Playing with Raphael.js (1) – Intro


Raphael.js is a wonderful small library to help you playing with vector graphics in JavaScript.

In this series of posts I’ll try to explain how you can improve your Raphael.js custom code by extracting parts of it into Raphael’s primitives that can be later instantiated and used in your or other people projects.

About the problem

Its a good practice to always have a good start when developing things. By that I mean it always good to take a bit more time to consider how to architect the solution for the problem you are fixing so that you can later easily refer to it and maybe potentially reuse it in some of your further projects. Doing so usually brings up a subject of introducing OO design and modularization to your applications.

I wanted to show you how you might improve your Raphael.js code by factoring out a thing that might be reusable in a separate Raphael component (or primitive) that can be later easily used anywhere by simply including and instantiating it.

The problem I made up today is ‘Outfit Editor’. Imagine that you have a need to build an online outfit editor in javascript (svg lets say), that would enable users to select each individual outfit item and bring it ‘to the stage’ where they might edit it or perform various things with it (example see how that particular item fits in with the remaining items selected by the user).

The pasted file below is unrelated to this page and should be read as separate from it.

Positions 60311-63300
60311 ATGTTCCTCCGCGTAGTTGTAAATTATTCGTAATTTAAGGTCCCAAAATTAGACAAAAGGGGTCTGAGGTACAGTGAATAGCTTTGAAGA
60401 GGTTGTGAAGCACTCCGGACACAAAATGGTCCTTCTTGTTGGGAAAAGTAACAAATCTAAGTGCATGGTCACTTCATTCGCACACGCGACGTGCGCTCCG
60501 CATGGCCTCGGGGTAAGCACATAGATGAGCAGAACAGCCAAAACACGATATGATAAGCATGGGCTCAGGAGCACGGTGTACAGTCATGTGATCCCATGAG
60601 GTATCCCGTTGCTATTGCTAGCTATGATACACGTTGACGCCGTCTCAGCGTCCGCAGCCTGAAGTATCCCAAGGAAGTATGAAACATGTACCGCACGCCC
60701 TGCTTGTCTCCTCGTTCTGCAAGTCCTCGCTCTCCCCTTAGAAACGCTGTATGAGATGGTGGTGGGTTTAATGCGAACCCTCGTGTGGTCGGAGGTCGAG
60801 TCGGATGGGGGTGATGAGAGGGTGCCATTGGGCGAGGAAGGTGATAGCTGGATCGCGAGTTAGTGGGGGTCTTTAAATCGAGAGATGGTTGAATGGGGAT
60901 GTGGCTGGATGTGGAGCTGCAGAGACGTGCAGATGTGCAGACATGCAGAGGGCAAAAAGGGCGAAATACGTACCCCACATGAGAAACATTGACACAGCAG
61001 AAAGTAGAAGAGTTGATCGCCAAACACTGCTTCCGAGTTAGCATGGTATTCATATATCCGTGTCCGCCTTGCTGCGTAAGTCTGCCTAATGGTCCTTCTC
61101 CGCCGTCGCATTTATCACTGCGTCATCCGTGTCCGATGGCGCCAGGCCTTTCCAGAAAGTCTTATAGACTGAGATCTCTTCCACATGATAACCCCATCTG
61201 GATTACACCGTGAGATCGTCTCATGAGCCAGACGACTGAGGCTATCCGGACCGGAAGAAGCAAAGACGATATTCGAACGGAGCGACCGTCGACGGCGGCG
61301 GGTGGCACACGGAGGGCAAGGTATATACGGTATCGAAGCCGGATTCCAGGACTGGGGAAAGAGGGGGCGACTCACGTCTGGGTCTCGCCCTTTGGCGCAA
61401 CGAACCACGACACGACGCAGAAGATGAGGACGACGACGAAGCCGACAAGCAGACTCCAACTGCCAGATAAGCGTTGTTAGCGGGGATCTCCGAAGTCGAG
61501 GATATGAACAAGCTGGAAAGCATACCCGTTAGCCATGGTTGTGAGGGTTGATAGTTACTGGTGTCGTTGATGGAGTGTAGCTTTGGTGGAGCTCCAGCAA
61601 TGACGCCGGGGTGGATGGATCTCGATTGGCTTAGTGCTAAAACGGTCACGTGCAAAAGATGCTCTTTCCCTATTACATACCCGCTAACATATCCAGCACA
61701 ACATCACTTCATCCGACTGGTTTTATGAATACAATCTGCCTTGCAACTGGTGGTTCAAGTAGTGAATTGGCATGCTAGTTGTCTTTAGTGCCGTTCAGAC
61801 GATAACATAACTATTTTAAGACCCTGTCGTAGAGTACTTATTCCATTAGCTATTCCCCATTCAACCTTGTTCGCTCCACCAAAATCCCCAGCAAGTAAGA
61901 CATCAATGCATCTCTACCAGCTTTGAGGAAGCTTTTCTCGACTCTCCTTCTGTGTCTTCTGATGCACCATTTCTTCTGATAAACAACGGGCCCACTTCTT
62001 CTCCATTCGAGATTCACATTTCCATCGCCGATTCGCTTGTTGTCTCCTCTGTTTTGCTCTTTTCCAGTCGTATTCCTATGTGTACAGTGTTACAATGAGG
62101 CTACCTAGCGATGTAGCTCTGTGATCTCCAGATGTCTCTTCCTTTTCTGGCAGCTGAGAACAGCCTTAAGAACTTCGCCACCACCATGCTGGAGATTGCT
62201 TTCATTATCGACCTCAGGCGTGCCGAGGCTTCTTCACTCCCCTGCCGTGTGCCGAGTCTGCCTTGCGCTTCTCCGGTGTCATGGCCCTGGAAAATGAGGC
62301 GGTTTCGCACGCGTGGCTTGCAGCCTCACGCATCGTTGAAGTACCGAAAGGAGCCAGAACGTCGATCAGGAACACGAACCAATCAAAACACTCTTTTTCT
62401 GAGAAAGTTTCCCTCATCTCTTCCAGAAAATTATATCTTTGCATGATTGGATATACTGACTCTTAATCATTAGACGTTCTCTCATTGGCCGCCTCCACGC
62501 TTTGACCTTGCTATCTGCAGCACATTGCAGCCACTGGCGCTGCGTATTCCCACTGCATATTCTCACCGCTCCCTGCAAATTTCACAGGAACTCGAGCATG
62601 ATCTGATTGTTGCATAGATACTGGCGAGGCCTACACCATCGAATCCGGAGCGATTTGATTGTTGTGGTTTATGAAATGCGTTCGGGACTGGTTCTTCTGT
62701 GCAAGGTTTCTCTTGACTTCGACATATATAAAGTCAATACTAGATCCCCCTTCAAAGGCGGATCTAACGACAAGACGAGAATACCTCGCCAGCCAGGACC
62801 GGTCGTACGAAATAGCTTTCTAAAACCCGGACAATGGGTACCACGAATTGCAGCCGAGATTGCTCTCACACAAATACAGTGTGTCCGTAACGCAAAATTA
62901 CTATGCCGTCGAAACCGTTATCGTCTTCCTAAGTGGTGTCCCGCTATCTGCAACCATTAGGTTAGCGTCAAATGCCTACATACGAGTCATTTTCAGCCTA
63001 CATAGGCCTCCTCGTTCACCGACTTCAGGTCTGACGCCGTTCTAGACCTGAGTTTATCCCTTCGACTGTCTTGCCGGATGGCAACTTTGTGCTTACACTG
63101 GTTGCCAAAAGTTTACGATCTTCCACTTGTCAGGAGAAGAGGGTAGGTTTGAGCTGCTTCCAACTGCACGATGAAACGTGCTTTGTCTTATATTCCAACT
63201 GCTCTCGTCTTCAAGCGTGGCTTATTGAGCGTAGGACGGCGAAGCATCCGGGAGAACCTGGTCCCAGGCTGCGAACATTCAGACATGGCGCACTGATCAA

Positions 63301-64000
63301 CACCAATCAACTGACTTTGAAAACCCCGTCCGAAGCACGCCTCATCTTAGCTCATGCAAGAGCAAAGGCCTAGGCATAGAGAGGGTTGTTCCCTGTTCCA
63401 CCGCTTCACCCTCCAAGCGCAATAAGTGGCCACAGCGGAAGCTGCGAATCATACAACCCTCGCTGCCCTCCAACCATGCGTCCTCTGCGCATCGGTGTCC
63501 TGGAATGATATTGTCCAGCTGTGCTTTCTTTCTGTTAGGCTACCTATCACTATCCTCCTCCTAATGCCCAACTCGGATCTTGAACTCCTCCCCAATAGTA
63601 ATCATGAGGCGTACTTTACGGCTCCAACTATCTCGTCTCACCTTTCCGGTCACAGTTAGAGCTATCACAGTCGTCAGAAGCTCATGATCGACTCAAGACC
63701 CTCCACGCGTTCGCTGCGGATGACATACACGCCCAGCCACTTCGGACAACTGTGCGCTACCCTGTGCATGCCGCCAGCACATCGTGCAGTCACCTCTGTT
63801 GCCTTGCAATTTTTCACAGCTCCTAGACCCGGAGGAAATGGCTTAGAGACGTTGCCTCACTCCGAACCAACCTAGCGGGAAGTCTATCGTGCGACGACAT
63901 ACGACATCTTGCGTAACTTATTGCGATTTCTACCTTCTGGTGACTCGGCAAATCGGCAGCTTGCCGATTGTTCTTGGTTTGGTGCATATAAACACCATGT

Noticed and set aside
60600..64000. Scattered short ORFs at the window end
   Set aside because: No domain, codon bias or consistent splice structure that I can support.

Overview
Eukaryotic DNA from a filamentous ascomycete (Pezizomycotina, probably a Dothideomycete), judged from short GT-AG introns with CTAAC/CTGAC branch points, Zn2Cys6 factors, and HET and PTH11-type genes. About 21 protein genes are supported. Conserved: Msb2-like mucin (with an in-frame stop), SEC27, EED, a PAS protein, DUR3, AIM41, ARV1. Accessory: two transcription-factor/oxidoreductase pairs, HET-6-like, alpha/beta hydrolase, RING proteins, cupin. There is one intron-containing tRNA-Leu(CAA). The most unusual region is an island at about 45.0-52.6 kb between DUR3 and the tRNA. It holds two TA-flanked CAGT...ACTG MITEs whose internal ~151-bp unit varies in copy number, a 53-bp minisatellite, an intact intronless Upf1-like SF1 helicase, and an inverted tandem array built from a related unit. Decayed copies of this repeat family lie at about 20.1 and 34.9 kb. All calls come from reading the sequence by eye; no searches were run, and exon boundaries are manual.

What we would ideally want to have from our Outfit Editor is:

  1. That it offers a list of items to select from in a separate section/area (‘Carousel‘)
  2. That we could pick up each item and bring it to the ‘Editing Stage‘ – place where we bring in all the items that we like, so that we can combine them, see how they fit together, change tier sizes, dump them if we don’t like them…
  3. That each item should be draggable.
  4. Within the Carousel we should be to able to visually distinguish outfit editor items that are already selected
  5. Items brought to the Editing Stage – Active Items, should be restricted to only be dragged within the Editing Stage so that they are still partially visible when we try to drag them out.

Here is the image of how our final thing will look like:

URL-outfit-editor-preview

We will touch on following technologies in this post:

Sit tight and please send some feedback ( motivate me to do more 😉 )!

Welcome to my world!


Welcome to my personal blog!

 

My name is Uroš Lates and I am Senior Web Developer. You will be able to find more information about me on my personal website.

This blog will be mostly oriented towards web developers. You should be able to expect posts related to web programming,  development related tutorials and similar content.

Hope you’ll find it helpful!

So stay tuned! 😉

 

If you need any help or services that I can provide feel free to contact me!